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Acid Reflux Tips

Gastroesophageal Reflux Disease - How Can It Be Managed?

Dr. Srishail Chiniwalar 87% (90 ratings)
DNB ( Surgical Gastroenterology), Membership of The Royal College of Surgeons (MRCS), MBBS, MS - General Surgery
Gastroenterologist, Hubli-Dharwad
Gastroesophageal Reflux Disease - How Can It Be Managed?

GERD or gastroesophageal reflux disease is a chronic digestive disease which occurs when the stomach acid and at times the contents in your stomach flows backwards into the food pipe. The backwash or reflux irritates the esophagus's lining and hence causes GERD. Individuals may manage GERD's discomfort by changing their lifestyle and by taking over-the-counter or OTC medications. But, certain people might also require stronger medications or surgery for reducing the symptoms.

Some of the basic signs include chest pain, burning sensation in the chest, dry cough, difficulty in swallowing, sore throat, etc. If you experience such symptoms at least twice a week or if your physician notices damage in your food pipe, then you might undergo diagnosis. Though drugs are the primary GERD treatment yet, an individual can manage it by following certain tips which may give relief.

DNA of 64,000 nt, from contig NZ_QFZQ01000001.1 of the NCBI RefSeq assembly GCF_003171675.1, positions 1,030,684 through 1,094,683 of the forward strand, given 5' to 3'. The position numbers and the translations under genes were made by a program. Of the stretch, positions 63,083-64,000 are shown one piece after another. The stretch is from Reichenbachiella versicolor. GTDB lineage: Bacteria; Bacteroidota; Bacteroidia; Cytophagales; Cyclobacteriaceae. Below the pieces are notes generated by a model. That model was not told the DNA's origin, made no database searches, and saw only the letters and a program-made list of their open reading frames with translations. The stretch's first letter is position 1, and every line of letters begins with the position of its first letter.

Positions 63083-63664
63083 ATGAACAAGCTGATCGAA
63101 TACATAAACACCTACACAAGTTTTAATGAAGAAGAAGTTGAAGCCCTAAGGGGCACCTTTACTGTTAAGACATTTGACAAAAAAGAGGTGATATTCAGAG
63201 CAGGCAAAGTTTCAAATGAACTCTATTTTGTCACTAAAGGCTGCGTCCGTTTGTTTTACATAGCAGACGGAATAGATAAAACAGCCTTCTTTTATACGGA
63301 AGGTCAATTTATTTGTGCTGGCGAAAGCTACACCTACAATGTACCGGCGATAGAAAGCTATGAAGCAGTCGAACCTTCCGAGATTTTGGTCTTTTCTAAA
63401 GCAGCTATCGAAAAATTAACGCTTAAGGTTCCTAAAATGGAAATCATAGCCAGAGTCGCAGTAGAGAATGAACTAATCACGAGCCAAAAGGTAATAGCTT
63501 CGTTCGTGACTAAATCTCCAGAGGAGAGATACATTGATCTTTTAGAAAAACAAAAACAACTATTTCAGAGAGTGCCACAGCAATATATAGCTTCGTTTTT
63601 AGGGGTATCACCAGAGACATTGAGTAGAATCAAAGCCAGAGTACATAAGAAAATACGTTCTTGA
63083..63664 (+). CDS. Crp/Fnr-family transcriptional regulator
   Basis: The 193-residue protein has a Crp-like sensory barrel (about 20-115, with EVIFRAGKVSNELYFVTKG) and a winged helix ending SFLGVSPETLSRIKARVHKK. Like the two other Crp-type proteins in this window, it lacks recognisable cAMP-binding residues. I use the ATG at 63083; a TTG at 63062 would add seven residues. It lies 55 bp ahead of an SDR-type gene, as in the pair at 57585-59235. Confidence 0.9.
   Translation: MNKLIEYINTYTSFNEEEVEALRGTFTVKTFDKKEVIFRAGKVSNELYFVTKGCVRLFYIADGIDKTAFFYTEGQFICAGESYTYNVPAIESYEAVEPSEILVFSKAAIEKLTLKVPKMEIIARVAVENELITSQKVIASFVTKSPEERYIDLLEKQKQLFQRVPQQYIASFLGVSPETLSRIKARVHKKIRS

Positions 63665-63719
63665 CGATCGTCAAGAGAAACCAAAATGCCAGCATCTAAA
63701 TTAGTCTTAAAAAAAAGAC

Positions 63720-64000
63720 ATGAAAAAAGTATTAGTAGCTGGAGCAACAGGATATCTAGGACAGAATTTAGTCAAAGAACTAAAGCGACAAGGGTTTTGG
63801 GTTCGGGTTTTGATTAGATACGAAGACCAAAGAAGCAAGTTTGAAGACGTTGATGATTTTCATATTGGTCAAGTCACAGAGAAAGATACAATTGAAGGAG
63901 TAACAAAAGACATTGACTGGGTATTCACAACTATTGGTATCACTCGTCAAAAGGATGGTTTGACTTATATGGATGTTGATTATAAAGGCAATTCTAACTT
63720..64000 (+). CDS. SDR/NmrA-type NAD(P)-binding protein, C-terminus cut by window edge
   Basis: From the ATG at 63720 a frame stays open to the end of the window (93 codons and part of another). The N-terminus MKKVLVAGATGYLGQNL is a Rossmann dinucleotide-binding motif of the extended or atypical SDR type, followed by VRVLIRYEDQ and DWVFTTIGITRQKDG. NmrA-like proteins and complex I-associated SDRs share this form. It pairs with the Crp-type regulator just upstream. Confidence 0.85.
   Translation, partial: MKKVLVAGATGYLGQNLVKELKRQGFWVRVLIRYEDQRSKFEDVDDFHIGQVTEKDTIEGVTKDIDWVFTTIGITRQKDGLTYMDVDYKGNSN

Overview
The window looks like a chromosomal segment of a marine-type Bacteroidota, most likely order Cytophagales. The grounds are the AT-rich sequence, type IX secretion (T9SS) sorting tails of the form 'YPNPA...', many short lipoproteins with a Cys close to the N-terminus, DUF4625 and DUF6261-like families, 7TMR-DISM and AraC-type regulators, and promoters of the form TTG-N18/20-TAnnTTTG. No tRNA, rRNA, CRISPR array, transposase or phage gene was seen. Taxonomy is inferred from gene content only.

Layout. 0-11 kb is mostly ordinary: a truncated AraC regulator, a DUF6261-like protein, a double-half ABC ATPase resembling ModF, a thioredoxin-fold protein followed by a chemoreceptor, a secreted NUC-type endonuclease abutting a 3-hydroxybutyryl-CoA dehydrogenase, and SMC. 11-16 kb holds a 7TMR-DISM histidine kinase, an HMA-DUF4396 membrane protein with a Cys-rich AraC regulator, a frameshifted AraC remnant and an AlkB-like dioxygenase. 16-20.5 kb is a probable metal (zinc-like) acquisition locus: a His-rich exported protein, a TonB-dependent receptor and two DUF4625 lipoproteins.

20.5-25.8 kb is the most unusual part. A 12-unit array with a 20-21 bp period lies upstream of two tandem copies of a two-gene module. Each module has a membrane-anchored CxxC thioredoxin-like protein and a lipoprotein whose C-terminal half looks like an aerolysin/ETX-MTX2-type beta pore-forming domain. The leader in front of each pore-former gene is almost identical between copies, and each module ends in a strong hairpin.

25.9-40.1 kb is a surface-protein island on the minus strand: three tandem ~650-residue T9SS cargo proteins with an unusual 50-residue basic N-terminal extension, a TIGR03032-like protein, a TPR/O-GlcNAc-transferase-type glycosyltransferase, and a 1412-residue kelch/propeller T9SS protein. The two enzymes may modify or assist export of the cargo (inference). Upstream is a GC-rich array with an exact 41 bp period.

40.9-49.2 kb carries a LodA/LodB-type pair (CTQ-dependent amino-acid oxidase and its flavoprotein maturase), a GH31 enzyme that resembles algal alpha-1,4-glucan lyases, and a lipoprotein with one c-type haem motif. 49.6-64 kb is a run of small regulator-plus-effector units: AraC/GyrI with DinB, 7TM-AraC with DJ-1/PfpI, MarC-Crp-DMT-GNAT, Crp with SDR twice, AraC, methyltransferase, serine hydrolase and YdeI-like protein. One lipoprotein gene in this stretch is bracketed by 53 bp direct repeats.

Few ways to manage GERD- self-care tips:

  1. One of the effective ways to help yourself is by consuming smaller meals. Instead of taking three big meals regularly, you may try having smaller meals frequently and avoid stuffing.
  2. Almost all individuals tend to have dinner just half an hour before sleep, but this might affect GERD patients. It is best to eat 2 hours before going to bed as by doing so your stomach will get enough time to digest the food.
  3. Due to a hectic schedule and fast paced lifestyle, people tend to eat as quickly as possible. To manage GERD, one must eat slowly and put down the spoon or fork in between each bite.
  4. Changing the daily diet by striking off the trigger foods is beneficial in managing GERD symptoms. Though the food triggers vary from one person to another yet, it includes coffee, chocolate, peppermint, alcohol, tomato, citrus juices, onions, spicy and high- fat foods, etc.
  5. Sleeping with the head end of the bed elevated by 6 inches is a very effective way of reducing night time reflux. It is also advisable to sleep on your left side . Never sleep on the right side as this position promotes reflux. Medications to reduce acid production are the mainstay of the medical treatment.
  6. One always has to ensure that they are following the various lifestyle changes along with the medication. Other medications include pro kinetic medicines which help the stomach empty. Surgery always remains the last resort in the treatment of GERD. Endoscopy is required for the diagnosis or GERD Prior to any surgery a Manometry and 24 hr ph merry test is compulsory.

If you are suffering from GERD symptoms frequently, then you may maintain a diary for figuring out which foods are giving you trouble.

When is a surgery required?
If lifestyle changing tips and other medications fail to provide any relief, then physicians recommend undergoing surgery.